Artificial intelligence data storage planning best practices
AI storage planning is similar to the storage planning you're used to: Consider capacity, IOPS and reliability requirements for source data and the application's database.
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algorithms have finally made AI practical. But how should you implement artificial intelligence data storage?
There is no one-size-fits-all answer for artificial intelligence data storage. Every AI application is different and so is the data that is associated with the application. As such, there are a number of different questions that you must consider when planning AI data storage.
What is the nature of the source data?
AI applications are dependent on source data; you must know where the source data resides and how the application uses it.
Suppose that a particular AI application is designed to make decisions based on the input received from a collection of industrial internet of things sensors. You must know whether or not the application treats the sensor data as transient. Can the application analyze the sensor data in near-real time as it arrives from the sensors, or does the application need to store the data and then analyze it?
If the application analyzes sensor data in real time, then you don't need to store that data (except in a temporary data cache). But if the application analyzes the data post-processing, then there are additional questions that you must answer before you design artificial intelligence data storage. For example, can the application purge the source data after it has been analyzed, or should you retain a copy so the software can occasionally reanalyze it? Either answer has implications for the volume of data that you must retain. You must also ensure that the storage back end can keep pace with the stream of new data that flows into the application.
How much data will the AI application generate?
An equally important consideration for artificial intelligence data storage is the volume of data that the application will produce. AI applications produce data of their own; they generally analyze the source data and then write the results of the analysis to a back-end database that the application's decision tree can use. It would not be practical for an AI application to parse multiple terabytes or even petabytes of data every time the software must make a decision. It is far more practical for the application to query a database of information that has already been parsed.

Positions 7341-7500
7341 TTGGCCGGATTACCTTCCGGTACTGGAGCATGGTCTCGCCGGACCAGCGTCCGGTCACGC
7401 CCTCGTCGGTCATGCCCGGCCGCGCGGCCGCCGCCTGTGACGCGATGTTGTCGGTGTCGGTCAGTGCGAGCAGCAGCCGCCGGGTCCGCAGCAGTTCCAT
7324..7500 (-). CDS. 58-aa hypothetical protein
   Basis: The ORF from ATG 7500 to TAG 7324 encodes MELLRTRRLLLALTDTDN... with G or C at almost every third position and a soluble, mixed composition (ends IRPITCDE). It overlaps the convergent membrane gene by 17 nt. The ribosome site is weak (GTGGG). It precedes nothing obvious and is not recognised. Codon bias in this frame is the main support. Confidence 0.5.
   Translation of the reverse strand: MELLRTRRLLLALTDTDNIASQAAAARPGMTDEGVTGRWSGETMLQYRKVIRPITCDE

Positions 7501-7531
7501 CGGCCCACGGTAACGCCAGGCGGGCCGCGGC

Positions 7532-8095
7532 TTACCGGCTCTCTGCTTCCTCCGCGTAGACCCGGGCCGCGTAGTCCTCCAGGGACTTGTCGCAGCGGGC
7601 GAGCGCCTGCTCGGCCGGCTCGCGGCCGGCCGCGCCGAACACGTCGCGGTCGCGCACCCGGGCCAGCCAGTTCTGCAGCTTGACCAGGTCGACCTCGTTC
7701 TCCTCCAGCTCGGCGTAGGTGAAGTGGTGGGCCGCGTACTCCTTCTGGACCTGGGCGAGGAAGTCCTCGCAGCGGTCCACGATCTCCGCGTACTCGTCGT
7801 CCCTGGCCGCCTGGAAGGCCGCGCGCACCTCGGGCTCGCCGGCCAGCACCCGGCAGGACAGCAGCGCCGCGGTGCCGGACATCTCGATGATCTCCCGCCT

One of the defining characteristics of AI is that applications can make better decisions as they are exposed to more data. The application's database will grow over time, so you must monitor how quickly it grows and perform capacity planning accordingly.
How will you use the AI application?
You must consider how many people will use the application at a given moment and how quickly the application will need to deliver information to users.
Consider Cortana, Microsoft's AI-based personal digital assistant for Windows. Vast numbers of people could use Cortana simultaneously. Cortana accepts verbal input and responds verbally to questions, which means it requires an extremely high-performing storage back end. On the other hand, a lightweight AI-based business application that half a dozen people use might not require more than a single SSD. You must build a back-end storage system that meets the application's expected I/O requirements.